Three top officials at Illinois’ information technology department, including the state’s acting chief information officer, have submitted their resignations without a clear transition plan in place for the young agency.
Jack King, the acting secretary of the Department of Innovation and Technology, and Shanna Rahming, the department’s chief strategy officer, said in a phone interview Tuesday that they will be leaving the state government later this month for private-sector jobs. Tyler Clark, DoIT’s chief of staff, is also resigning.
King, who was hired last April as Illinois’ chief technology officer, took over the the agency’s top job when former CIO Kirk Lonbom retired after a 38-year career in city and state government. AKing’s last day will be Feb. 13. He said the administration of Gov. J.B. Pritzker, who was inaugurated Jan. 14, has not laid out a clear transition plan for DoIT.
“I think we’re all anxious to find out what the governor’s office is trying to do,” King told StateScoop. “I have an offer in my hand and I’ve accepted it.”
King, who said he is taking a role as an IT executive with a healthcare system, said Pritzker’s office has started its search for a new DoIT secretary and CIO, but added that he did not know how close the governor is to making a hire. He said that since Pritzker was sworn in, his communications with the new administration have been limited to two brief phone calls with the new governor’s aides.
Pritzker’s office did not respond to a request for comment on the resignations or its plans for the department.
The Department of Innovation and Technology is still relatively new, only becoming a permanent fixture of Illinois’ state government last July, two years after Pritzker’s predecessor, Bruce Rauner, created it through an executive order. Before 2016, the state’s dozens of agencies had been managing their own IT needs individually.
But King said the department has already made several important strides in the first few years of a massive IT consolidation process.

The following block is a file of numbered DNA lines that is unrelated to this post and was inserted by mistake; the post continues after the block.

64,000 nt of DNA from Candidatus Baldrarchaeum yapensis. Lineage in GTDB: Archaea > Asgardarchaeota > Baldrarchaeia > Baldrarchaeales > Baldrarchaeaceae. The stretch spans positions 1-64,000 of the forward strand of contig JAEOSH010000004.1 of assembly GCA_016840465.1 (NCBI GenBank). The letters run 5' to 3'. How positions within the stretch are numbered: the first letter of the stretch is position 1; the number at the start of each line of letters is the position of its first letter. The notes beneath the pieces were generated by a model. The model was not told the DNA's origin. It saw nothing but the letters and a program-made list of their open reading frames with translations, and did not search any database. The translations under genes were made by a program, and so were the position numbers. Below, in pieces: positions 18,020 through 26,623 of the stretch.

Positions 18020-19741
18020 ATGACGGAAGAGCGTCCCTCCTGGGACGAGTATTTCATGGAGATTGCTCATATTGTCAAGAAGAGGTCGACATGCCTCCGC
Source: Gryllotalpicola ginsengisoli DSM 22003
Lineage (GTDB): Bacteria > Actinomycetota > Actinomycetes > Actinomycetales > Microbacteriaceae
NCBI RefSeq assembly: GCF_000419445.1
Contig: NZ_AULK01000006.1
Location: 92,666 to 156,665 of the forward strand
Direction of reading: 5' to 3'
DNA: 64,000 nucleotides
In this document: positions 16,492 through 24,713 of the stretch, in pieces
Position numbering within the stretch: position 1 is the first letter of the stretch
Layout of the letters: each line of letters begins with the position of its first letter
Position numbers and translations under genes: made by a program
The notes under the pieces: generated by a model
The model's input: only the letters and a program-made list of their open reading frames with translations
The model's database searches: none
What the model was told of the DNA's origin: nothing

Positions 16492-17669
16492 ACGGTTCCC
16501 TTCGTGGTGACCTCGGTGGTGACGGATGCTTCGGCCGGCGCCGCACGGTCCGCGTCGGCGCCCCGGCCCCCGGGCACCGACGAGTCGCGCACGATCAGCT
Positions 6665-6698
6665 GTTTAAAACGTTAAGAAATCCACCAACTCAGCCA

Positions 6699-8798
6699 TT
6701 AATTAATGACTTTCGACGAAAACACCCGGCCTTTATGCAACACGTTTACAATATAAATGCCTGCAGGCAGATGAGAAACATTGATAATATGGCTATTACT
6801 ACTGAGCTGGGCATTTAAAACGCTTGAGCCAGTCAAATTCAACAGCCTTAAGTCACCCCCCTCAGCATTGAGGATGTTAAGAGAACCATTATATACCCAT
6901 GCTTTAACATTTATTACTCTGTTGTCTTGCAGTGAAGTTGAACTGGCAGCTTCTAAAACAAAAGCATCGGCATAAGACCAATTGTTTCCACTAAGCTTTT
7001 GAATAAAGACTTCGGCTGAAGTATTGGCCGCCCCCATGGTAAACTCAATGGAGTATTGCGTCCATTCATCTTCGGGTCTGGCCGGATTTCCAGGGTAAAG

“The modernization initiatives and the hybrid cloud are huge foundational wins,” he said, referring to a new cloud-computing platform the state launched last year, combining public clouds supported buy outside vendors with private servers hosted at a government data center. “Starting to stand them up and future-proof Illinois. The voice-over-[internet-protocol] projects continue to be massive.”
Rahming, who joined DoIT last May after three years as Nevada’s statewide CIO, said that even though the future of department’s leadership is unclear, it has a capable staff.
“There’s some fantastic people who work there,” she said. “They are going to go forward and make this transformation happen.”
During her nine months with Illinois, Rahming led a new Office of Strategy and Planning, in which she oversaw the later phases of the IT consolidation, such as aligning agencies’ processes to fit the new enterprise cloud model. She was also tasked with tracking the performance of the state’s explorations of emerging technologies like internet-connected devices and blockchain. Following her resignation, which she said will become official the week of Feb. 18, Rahming will take a role as an executive at a consulting firm split between Chicago and the West Coast.
King and Rahming said they will be meeting with Pritzker’s office soon to discuss transition plans at DoIT, including who will be in charge of the agency until the governor appoints a new CIO and secretary. Along with the vacancies being left behind by King, Rahming and Clark — including King’s primary role as chief technology officer — the department also lost its top cybersecurity official this month with the resignation of Chief Information Security Officer Chris Hill.
While King said “I don’t know” when asked if he thought Pritzker, a Democratic former businessman whose family owns the Hyatt hotel brand, was focused on technology policy, he said the new governor’s background give him reason to be hopeful.
“I think he is,” King said. “With 1871” — a Chicago startup incubator Pritzker founded in 2012 — “in his background, he’s been around tech incubators and venture capital.”
But King suggested the governor’s focus on technology could be a bit more urgent.
“Technology is the only thing that’s going to allow state government to service more people at a lower cost,” King said. “That’s why this dialogue needs to happen sooner rather than later.”